But the point is, the idea you can simply avoid what was believed to be lobster spots "by keeping a good lookout" is only relevant if you're talking daylight and reasonably smooth conditions. We had neither and had it not been for the Bembridge 'boat', I guess our only option would have been to sit out the night and then try and enter the water at the first slack tide after daybreak. It would have been a long night.

Guess what will be being added to the boat for the 2015 season?!

msponer 19-11-2014 11:50

Re: Prop Rope Cutter
I want a line cutter! Some of the floats in Guadeloupe are just clear plastic water bottles. I wrapped a line around one of those -- they are quite difficult to see, especially if there's a swell running. Sawing it off was hard, with the boat half anchored from the stern and pitching, stern to, into the swell. I nearly got bonked on the head a few times when I came up for air.

I never caught a line on my previous boat, a 70's design where the shaft came out of the back of the long fin keel.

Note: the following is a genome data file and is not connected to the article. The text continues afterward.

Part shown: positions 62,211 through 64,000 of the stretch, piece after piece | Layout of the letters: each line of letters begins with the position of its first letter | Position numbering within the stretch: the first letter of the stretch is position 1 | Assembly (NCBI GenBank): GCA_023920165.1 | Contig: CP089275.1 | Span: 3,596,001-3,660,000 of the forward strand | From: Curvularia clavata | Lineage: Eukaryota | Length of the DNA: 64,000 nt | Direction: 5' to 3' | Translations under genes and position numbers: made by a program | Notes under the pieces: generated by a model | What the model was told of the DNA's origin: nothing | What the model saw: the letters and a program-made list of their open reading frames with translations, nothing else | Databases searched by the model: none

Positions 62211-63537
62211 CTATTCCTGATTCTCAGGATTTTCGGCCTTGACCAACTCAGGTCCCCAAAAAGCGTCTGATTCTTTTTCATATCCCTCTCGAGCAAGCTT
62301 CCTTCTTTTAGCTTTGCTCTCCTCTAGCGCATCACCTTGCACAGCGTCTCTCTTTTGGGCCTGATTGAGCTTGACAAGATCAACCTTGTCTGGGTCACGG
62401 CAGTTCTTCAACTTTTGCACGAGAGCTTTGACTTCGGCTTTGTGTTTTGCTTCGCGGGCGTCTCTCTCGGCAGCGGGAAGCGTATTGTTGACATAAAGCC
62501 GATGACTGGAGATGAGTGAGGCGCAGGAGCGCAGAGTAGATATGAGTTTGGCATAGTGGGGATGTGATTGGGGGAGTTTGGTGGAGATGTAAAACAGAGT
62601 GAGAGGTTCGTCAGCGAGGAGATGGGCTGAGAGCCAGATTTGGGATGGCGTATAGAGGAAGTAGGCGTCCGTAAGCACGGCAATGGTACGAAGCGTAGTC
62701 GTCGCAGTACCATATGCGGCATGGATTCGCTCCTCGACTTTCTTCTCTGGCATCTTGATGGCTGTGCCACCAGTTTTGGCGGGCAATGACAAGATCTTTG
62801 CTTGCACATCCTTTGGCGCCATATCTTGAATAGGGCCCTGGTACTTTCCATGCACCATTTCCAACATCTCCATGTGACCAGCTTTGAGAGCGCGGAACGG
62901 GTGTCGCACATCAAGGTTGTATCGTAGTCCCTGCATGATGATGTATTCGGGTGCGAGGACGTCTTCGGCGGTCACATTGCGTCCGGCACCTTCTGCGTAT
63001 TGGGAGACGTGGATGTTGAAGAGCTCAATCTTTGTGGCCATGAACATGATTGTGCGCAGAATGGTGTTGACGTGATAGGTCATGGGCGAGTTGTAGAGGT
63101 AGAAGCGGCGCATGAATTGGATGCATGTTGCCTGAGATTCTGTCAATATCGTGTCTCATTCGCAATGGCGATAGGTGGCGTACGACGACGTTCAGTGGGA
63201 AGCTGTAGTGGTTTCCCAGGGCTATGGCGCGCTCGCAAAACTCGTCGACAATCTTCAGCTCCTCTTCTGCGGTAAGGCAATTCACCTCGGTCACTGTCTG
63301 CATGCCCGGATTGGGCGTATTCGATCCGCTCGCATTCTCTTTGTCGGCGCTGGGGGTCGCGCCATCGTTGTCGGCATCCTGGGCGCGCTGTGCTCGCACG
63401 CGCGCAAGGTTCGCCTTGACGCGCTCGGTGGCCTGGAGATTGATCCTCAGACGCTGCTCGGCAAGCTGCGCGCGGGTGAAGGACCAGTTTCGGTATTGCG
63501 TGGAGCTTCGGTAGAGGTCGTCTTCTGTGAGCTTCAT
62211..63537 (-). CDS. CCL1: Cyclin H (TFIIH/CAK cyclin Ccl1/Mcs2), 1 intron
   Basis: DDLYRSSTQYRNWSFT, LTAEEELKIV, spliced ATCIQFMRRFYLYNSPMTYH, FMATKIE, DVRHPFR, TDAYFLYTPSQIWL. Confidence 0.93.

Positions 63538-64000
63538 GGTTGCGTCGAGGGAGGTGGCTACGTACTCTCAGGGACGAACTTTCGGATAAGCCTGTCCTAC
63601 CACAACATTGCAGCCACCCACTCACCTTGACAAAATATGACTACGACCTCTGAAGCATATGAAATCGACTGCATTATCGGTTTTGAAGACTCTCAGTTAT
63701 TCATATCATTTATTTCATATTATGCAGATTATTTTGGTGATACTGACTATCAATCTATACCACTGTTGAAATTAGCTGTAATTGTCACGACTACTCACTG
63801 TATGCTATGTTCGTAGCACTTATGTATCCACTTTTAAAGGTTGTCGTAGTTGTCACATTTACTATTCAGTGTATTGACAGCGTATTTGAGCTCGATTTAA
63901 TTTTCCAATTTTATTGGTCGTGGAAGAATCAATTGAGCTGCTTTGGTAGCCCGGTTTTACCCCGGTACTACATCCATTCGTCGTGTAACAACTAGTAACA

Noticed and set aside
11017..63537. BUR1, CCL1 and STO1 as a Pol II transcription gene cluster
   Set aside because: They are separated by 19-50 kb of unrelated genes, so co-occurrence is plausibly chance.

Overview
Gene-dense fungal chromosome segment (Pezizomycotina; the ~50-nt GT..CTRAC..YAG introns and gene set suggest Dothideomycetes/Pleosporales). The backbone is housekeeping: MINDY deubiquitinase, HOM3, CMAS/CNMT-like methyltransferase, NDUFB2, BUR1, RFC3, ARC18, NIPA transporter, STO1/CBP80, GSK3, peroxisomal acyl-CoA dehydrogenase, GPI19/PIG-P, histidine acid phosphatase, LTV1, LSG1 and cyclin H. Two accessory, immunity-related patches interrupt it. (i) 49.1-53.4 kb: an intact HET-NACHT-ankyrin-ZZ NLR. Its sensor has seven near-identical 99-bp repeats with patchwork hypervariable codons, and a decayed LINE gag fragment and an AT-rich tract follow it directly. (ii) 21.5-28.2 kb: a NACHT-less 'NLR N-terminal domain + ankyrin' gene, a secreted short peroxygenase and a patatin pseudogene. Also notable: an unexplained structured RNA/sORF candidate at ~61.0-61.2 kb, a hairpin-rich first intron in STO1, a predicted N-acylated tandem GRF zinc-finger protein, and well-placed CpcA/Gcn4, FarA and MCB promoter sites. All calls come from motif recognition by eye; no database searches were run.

My current boat is a more modern design with a fin keel, and the shaft exits from the bottom of the hull. I feel it's much more prone to snagging lines.

FamilyVan 22-11-2014 19:32

Re: Prop Rope Cutter
My experience with line cutters is not from sailboats (never had a badly fouled shaft with a sailboat, might be something to do with the keel?).
However, I've had some real messes with line cutter equipped props, the line/ net hooks into all the little barb like saw blades.
Not only that, but the load on your engine seems to be worse. I find a line may catch on a blade then kind of wrap around the shaft, almost like surging a line on a drum, causing a gradual stall of the shaft. But the line cutter has so many more friction surfaces the stop to the shaft is more acute. I could imagine it resulting in shaft or engine damage.
For me it's always just resulted in embarrassment, and in one instance dry docking expenses.